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Brazilian Mayor Orders Armed Police Seize LGBTQIA+ Books, Leads to Protest

On Saturday afternoon, Marcello Crivella, the Mayor of Rio de Janeiro, dispatched a team of city hall agents accompanied by 20 armed policemen into the Bienal do Livro, Brazil's biggest literary event, with instructions to seize any books or comics with LGBTQIA+ content. However, the festival's entire stock of LGBTQIA+ books had already sold out, and the arrival of armed police led to an impromptu protest for freedom of expression, with those involved demanding Crivella step down immediately.

Crivella's campaign against LGBTQIA+ books started on Thursday when he announced that he would sweep the Bienal for any volumes of Avengers: The Children's Crusade that were not wrapped in black plastic, sealed and stamped with a warning of improper content. The volume in question featured Wiccan and Hulkling kissing. The book sold out 40 minutes after the news of the sweeping order hit the floor of the Bienal.

RELATED: Brazilian Mayor Blasts Marvel, Orders Police 'Sweep' of Young Avengers Book

In response to the crackdown, Brazilian YouTuber Felipe Neto bought the entire festival's stock of LGBTQIA+ books, distributing them for free in opaque black plastic and marked with a sticker reading, "This is an improper book for archaic, retrograde and prejudiced people."

Under the Brazilian Constitution, censorship is expressly forbidden, and homophobia is a crime. In 2011, same-sex couples gained the right to compose a family unit, and in 2013 they finally won the right to marry. Although a judge initially ruled Crivella's ban was unconstitutional, the president of the Court of Justice later backed up Crivella's act of censorship, remarking LGBTQIA+ content falls outside the usual scope of superhero comics.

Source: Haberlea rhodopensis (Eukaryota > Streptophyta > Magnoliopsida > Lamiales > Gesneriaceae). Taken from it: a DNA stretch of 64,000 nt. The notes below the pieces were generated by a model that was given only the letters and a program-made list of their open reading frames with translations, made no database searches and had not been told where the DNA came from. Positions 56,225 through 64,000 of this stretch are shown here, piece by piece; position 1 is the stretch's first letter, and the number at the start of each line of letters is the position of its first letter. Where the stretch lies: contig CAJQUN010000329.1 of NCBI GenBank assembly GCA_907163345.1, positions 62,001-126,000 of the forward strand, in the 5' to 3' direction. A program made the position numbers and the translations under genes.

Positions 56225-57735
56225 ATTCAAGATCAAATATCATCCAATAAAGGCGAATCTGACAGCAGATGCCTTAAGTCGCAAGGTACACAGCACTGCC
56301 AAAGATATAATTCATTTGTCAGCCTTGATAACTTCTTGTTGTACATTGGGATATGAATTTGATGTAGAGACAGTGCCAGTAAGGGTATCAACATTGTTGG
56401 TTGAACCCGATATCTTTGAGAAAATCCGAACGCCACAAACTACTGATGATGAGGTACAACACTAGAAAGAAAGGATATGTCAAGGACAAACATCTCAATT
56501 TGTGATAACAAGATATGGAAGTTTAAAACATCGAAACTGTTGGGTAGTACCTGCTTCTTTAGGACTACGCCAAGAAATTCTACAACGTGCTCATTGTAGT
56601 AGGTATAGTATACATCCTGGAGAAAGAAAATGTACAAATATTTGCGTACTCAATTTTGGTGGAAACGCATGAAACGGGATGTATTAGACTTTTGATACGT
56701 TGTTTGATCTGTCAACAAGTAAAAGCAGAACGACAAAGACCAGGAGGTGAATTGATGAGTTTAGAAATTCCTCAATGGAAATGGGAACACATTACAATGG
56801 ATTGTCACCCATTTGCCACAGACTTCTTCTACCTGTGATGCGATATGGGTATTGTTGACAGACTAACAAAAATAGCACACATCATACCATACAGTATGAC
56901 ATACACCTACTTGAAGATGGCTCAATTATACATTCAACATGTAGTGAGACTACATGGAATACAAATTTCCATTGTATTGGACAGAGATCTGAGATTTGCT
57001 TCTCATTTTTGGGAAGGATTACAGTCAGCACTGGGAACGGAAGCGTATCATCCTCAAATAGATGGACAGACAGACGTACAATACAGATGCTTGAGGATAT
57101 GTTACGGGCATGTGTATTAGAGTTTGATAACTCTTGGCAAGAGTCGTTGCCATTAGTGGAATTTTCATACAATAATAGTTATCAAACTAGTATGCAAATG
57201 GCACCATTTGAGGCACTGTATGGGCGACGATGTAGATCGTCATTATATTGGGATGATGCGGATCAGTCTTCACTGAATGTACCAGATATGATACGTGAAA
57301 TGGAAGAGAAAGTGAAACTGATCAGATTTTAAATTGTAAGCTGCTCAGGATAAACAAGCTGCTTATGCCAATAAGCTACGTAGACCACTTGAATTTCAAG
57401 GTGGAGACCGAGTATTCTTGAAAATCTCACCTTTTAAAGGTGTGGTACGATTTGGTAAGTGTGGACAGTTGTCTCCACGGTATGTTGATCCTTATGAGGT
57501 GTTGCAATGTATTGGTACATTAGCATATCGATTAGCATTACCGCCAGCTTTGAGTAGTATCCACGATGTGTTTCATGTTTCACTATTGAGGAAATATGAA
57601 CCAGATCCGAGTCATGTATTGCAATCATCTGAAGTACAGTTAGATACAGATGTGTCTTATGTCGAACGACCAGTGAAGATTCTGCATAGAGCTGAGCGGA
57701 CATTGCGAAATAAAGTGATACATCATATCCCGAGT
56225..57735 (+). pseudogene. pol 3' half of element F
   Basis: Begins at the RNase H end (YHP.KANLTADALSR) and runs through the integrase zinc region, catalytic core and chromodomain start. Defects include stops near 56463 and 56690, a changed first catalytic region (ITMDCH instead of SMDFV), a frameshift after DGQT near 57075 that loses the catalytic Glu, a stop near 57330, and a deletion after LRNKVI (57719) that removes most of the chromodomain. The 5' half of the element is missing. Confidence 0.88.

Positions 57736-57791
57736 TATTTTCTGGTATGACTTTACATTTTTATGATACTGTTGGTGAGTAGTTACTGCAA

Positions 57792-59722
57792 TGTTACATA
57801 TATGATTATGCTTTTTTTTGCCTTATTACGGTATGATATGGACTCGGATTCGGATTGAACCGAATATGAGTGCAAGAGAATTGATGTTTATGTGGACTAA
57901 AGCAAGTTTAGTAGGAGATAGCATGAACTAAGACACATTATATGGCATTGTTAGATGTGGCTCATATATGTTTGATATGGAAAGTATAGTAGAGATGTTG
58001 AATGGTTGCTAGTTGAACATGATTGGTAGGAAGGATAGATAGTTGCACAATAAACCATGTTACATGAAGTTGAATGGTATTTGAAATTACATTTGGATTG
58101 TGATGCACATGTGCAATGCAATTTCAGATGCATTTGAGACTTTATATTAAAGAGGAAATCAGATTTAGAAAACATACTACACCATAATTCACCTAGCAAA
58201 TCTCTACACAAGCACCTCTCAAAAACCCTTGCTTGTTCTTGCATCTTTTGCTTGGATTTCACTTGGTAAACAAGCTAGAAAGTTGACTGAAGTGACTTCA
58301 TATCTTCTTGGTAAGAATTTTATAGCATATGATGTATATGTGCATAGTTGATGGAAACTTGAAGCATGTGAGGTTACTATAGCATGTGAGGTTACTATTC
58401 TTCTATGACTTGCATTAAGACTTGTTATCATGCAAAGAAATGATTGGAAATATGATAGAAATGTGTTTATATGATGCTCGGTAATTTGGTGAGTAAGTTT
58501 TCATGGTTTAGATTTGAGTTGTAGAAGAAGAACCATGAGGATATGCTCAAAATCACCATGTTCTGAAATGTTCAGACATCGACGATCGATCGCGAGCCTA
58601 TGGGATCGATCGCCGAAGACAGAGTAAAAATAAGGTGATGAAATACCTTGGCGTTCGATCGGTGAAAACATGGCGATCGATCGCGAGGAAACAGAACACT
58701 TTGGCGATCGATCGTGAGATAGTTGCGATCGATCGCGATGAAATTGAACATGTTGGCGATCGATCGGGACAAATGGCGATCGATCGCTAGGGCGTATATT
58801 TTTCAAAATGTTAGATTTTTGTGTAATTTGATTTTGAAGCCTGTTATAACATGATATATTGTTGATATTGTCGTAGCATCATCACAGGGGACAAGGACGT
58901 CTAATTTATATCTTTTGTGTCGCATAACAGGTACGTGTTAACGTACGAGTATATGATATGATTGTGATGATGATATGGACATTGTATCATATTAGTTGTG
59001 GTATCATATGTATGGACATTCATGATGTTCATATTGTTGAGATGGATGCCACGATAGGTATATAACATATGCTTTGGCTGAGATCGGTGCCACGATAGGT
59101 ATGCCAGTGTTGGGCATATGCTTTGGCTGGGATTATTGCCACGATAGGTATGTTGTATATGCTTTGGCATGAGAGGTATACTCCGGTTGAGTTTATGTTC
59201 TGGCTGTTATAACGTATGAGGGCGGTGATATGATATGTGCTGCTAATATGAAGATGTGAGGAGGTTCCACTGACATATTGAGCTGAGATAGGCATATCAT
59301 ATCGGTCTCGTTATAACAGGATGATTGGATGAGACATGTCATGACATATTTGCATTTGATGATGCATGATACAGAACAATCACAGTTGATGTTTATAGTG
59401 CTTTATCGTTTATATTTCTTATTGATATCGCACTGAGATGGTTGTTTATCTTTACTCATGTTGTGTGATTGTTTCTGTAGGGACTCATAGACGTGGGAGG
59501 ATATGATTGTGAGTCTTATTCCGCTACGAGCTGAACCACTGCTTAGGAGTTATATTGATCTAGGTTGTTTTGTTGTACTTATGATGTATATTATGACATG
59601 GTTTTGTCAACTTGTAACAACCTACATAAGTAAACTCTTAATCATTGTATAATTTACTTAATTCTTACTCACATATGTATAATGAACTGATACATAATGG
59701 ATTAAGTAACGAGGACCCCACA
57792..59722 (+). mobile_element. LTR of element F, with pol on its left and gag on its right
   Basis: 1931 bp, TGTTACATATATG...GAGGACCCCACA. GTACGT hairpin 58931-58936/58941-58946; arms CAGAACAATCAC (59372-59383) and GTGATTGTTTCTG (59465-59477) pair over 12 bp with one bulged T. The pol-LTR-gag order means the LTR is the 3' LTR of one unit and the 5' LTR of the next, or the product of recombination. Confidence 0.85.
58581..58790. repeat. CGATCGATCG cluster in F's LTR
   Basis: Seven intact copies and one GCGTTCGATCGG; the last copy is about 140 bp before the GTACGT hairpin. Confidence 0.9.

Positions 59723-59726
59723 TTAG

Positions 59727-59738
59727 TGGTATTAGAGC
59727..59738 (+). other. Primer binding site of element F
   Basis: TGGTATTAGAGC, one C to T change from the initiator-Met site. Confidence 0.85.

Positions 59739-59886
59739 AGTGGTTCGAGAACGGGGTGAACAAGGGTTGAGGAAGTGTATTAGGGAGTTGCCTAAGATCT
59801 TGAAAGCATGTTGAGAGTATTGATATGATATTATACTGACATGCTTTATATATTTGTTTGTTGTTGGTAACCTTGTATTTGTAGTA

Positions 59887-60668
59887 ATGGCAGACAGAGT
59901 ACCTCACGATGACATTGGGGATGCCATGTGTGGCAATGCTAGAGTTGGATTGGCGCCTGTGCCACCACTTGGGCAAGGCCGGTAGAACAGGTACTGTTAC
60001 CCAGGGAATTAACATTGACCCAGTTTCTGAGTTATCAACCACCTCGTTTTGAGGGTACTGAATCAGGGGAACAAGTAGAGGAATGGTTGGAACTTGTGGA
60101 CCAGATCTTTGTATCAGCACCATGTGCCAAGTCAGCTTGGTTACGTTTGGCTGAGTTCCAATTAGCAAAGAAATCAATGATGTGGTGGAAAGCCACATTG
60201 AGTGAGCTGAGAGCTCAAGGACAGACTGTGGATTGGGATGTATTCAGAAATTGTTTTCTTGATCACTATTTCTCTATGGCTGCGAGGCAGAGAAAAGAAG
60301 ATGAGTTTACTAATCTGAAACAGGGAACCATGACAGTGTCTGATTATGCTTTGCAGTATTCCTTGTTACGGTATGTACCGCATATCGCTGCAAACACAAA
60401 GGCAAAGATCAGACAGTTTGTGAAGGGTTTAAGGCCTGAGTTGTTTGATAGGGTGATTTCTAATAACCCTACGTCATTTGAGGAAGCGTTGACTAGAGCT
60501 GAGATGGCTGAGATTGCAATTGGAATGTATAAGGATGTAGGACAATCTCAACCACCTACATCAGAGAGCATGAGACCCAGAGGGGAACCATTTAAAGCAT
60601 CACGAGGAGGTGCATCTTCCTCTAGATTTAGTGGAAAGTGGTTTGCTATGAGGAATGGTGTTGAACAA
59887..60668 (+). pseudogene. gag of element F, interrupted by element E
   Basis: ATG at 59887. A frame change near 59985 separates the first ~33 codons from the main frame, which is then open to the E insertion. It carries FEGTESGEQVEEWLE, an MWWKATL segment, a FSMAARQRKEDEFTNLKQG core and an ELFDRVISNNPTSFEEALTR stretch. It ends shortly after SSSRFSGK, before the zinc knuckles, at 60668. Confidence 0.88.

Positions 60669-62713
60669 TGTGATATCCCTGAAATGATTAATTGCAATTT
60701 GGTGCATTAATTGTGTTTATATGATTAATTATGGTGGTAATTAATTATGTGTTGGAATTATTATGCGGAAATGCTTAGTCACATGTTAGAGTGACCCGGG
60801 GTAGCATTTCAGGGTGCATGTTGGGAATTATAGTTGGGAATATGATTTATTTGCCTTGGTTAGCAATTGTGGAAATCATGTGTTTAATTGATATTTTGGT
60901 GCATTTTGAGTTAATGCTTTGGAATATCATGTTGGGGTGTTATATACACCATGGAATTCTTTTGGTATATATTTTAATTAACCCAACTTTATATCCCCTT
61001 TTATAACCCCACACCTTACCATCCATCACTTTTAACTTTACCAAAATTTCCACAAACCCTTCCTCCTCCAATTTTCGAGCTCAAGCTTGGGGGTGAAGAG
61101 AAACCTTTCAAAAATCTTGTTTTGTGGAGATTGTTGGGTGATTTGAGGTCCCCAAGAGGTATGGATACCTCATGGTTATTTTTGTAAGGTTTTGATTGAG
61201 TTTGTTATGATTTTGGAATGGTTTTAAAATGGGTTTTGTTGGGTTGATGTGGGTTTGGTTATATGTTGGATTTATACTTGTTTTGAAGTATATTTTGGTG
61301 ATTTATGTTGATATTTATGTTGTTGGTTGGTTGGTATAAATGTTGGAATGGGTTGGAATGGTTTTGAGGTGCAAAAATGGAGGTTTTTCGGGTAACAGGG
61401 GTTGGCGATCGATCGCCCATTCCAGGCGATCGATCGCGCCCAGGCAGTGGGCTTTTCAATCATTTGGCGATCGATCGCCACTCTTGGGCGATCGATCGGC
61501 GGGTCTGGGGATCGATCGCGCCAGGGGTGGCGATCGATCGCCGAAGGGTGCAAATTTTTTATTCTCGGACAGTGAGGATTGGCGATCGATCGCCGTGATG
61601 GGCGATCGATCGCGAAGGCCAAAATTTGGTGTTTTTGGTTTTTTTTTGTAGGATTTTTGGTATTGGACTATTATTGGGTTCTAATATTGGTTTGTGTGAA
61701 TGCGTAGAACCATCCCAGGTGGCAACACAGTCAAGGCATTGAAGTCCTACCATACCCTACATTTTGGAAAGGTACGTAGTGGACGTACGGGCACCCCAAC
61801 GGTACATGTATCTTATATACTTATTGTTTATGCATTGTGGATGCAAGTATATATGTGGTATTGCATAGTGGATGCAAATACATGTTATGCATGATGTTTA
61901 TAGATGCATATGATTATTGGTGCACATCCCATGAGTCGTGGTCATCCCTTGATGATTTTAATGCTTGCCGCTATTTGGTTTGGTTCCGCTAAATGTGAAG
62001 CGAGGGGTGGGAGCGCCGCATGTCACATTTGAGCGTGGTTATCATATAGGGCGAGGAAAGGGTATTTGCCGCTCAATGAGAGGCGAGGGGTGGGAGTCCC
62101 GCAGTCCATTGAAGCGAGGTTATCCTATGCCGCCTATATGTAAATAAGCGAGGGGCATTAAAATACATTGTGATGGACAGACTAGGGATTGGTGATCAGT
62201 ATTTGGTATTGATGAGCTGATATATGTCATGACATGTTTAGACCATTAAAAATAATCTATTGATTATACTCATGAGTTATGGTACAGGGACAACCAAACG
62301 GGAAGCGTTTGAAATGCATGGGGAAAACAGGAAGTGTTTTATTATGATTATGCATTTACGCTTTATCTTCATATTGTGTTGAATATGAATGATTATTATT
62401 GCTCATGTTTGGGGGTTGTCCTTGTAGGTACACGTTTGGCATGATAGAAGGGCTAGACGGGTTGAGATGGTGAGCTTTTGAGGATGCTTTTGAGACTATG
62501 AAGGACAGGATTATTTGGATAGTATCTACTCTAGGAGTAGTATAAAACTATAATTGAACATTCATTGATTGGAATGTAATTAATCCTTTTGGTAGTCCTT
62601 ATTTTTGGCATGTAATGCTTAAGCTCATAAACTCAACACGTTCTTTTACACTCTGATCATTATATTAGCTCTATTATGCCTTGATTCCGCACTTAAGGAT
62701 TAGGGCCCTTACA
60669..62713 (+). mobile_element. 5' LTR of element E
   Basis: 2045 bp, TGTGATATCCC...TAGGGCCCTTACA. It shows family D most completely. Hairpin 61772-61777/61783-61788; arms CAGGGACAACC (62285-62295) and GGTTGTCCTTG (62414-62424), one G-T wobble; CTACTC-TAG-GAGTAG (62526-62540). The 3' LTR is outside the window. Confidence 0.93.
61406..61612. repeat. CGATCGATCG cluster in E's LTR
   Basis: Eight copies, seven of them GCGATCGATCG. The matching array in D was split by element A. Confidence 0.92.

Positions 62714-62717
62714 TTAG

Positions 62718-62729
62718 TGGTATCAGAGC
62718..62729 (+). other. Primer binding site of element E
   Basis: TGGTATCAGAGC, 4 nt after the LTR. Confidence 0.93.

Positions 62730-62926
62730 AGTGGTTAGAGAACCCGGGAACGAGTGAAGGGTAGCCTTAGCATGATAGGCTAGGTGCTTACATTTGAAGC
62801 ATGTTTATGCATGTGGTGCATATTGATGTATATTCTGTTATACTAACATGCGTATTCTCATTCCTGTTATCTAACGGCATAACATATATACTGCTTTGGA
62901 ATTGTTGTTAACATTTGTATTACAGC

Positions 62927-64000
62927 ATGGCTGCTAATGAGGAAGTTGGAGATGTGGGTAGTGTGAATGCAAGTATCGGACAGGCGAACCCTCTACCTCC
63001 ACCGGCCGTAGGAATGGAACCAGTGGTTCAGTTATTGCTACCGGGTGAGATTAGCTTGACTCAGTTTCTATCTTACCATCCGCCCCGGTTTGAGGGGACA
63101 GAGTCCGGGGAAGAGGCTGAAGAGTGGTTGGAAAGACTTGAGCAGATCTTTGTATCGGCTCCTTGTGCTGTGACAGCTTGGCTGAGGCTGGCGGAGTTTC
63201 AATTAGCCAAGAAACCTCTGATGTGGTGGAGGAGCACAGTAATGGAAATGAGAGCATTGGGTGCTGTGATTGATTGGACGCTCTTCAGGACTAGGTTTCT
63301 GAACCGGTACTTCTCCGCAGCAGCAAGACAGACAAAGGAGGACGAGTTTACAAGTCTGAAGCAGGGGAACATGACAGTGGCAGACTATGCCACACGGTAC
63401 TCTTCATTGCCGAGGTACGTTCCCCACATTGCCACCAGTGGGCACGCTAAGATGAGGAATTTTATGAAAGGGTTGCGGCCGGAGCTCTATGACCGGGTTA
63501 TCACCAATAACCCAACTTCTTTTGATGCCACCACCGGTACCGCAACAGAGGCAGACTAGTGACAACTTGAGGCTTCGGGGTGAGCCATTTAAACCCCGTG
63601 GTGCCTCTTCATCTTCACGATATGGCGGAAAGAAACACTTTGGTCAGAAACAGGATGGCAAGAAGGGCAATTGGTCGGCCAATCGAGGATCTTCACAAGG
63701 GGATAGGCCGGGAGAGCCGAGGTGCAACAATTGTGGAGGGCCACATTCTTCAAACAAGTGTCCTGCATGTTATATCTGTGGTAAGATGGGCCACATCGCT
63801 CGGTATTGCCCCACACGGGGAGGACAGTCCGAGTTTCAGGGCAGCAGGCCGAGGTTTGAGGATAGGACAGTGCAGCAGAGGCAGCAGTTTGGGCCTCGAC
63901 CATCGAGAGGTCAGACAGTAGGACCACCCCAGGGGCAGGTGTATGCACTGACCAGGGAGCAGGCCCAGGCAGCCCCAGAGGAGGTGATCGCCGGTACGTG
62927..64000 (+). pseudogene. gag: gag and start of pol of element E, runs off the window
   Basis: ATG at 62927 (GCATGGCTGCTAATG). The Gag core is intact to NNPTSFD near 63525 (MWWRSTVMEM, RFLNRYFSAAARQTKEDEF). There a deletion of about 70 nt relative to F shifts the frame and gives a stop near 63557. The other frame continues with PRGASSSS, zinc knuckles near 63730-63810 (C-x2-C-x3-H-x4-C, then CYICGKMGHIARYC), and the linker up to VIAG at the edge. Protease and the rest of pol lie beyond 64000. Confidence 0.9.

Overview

The legal justification for the sweeping alleged Avengers: The Children’s Crusade (and later any other LGBTQIA+ books sold at the Bienal) broke articles 78 and 79 of the Children and Teenagers Statutes. According to Article 78, any publication with content unsuitable for children or teenagers should be sold sealed and marked with a warning, and covers with pornographic or obscene images should be hidden with opaque paper. Article 79 specifies that any publication targeting minors should not contain illustrations, photos, graphics, articles or advertisements of alcoholic drinks, tobacco, weapons, and munitions, and they should respect the ethical and social values of the individual and the family.

RELATED: Brazilian Mayor Extends Content Crackdown Beyond Young Avengers Ban

In response to the incident, the Folha de São Paulo, which is the newspaper with the highest circulation in Brazil, used Wiccan's and Hulkling's kiss on its cover.

Saturday, which is historically the day with the highest public attendance at the Bienal, was also set to host a series of lectures on LGBTQIA+ representation in literature and comics. The day also coincided with Brazilian Independence Day, which for the last decade has been a day for protests. In at least 12 states, protestors marched against Jair Bolsonaro's government, which, just like Crivella's, is backed by the evangelical Christian population.

Among other things, Bolsonaro's party has refused to extend explicit protections to the LGBTQIA+ collective and fired the director of an HIV prevention program for designing an education campaign aimed at transgender Brazilians. One of Bolsonaro's most recent acts included refusing to use public funds to finance any movie containing LGBTQIA+ themes, which he considers "a waste of money." Under Bolsonaro's government, hate crimes against the LGBTQIA+ have sharply risen, particularly in larger cities like Sao Paulo or Rio de Janeiro, which were considered a little bit more open-minded.

(via O GLOBO)

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